Calamondin Orange Tree

Calamondin Orange tree care

The Calamondin orange was one of our very first products and is still one of our all time favourites. Also known as the Philippine lime or the Acid orange, the Calamondin is a hybrid produced by crossing sweet tangerines and kumquats. The resulting fruit has a sweet, tart flavour that makes excellent cakes, preserves and liqueurs.

Citrus trees are especially prized during Chinese New Year when they are often given as gifts and are thought to bring good luck and fortune to the recipient. The more fruit a tree has, the more luck it is thought to bring, so the prolific Calamondin variety is especially popular.

Whilst most citrus trees have a short fruiting season, this pint-sized beauty grows happily indoors, even in our intemperate climes. It produces delicate white blossoms with a soft orange fragrance and firm-skinned little fruits all year round.


During the chillier winter months, Calamondin orange trees will be very happy indoors on a bright windowsill. Turn the pot regularly so that all the leaves have their day in the sun, but avoid placing your tree too close to a radiator as they are not big fans of central heating!

During the hot summer months, move the tree outdoors into a sunny spot in the garden or on a balcony or patio.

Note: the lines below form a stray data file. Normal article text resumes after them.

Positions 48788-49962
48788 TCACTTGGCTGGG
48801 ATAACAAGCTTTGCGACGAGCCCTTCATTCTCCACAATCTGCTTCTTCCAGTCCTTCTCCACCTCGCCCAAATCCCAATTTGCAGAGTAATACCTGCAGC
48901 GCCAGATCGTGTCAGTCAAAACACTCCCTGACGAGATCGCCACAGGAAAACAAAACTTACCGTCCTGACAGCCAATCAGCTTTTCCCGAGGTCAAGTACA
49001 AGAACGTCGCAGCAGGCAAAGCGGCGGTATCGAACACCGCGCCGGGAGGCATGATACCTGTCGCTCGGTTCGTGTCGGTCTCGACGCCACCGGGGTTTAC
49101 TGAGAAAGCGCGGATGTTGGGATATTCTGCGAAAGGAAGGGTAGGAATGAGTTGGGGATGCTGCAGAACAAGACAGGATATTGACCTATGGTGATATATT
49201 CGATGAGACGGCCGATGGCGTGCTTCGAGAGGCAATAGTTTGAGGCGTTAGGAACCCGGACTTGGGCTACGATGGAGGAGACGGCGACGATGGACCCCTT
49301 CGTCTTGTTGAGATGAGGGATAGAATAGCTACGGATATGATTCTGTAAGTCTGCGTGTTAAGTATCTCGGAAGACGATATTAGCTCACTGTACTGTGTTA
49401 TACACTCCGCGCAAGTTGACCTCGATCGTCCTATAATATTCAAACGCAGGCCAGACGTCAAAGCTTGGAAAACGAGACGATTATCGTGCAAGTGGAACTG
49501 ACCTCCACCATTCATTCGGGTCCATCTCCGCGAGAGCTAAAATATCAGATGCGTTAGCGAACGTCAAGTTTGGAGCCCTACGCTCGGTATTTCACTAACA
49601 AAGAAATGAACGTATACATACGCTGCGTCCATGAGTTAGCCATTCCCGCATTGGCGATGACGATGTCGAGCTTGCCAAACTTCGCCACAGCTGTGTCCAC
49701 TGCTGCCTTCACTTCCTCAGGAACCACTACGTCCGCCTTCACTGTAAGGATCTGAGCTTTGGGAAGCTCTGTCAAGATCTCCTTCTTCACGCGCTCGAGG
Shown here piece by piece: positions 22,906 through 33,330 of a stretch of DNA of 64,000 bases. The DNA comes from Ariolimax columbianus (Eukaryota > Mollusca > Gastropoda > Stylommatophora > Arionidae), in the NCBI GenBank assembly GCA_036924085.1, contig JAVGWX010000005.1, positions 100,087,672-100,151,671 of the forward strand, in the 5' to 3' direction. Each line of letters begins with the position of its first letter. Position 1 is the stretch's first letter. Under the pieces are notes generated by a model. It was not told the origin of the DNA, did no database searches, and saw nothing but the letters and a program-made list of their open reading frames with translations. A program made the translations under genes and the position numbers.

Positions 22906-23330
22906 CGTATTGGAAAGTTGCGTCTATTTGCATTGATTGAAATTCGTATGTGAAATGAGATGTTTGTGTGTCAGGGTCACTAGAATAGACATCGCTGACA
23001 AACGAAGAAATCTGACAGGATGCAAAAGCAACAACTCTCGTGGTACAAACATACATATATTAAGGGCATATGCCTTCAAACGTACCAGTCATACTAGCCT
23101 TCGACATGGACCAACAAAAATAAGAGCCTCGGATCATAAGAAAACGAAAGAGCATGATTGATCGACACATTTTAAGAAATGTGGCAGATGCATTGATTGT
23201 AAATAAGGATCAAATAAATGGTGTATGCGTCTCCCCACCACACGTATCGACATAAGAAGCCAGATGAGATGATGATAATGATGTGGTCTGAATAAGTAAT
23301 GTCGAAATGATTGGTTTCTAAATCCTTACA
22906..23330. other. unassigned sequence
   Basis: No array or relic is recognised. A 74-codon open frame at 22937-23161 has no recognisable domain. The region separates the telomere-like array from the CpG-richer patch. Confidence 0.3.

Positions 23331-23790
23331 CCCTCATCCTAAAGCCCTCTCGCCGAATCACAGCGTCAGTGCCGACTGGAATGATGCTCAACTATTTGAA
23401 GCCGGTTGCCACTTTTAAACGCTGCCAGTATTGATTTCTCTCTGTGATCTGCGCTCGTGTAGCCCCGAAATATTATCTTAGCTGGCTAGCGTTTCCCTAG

When your Calamondin tree begins to look pressed for space, it is time to transfer it to a larger pot. This is best done at the beginning of spring.

Choose a pot one size bigger and cover the base with a layer of gravel or stones to allow for drainage. Fill the pot with soil and compost. Remove any dead or damaged roots from the base of the plant and place it in the pot.

Refill the pot around the base of the plant with soil and citrus-specific compost up to the top. Press the soil down lightly around the plant and water well.


Water your Calamondin well in the first few months, and frequently during the summer if the weather is particularly hot or dry. In the winter, water the tree when the top of the soil feels dry.


Treat your Calamondin tree to a regular feed of citrus-specific or liquid in the summer and when re-potting.


Calamondin orange trees are quite self –sufficient so they require very little pruning. Pruning is best done before re-potting, when you should trim off any crossing, damaged, diseased or dead branches.


Calamondin fruits are fantastically useful for both the cook and the cocktail fan. The juice of the green unripe fruits can be used in marinades, dressings and condiments, and brings a sour, tart flavour to tea, soft drinks and cocktails.

Unlike most fruit, once ripe, Calamondin oranges can be left on the tree for several weeks until you are ready to use them. Why not make our small but perfectly formed orange and almond heart cakes baby-calamondin-orange-and-almond-heart-cakes turn them into our head gardener Ned’s deliciously potent Vin d’orange. The head gardener's Vin d'orange Recipe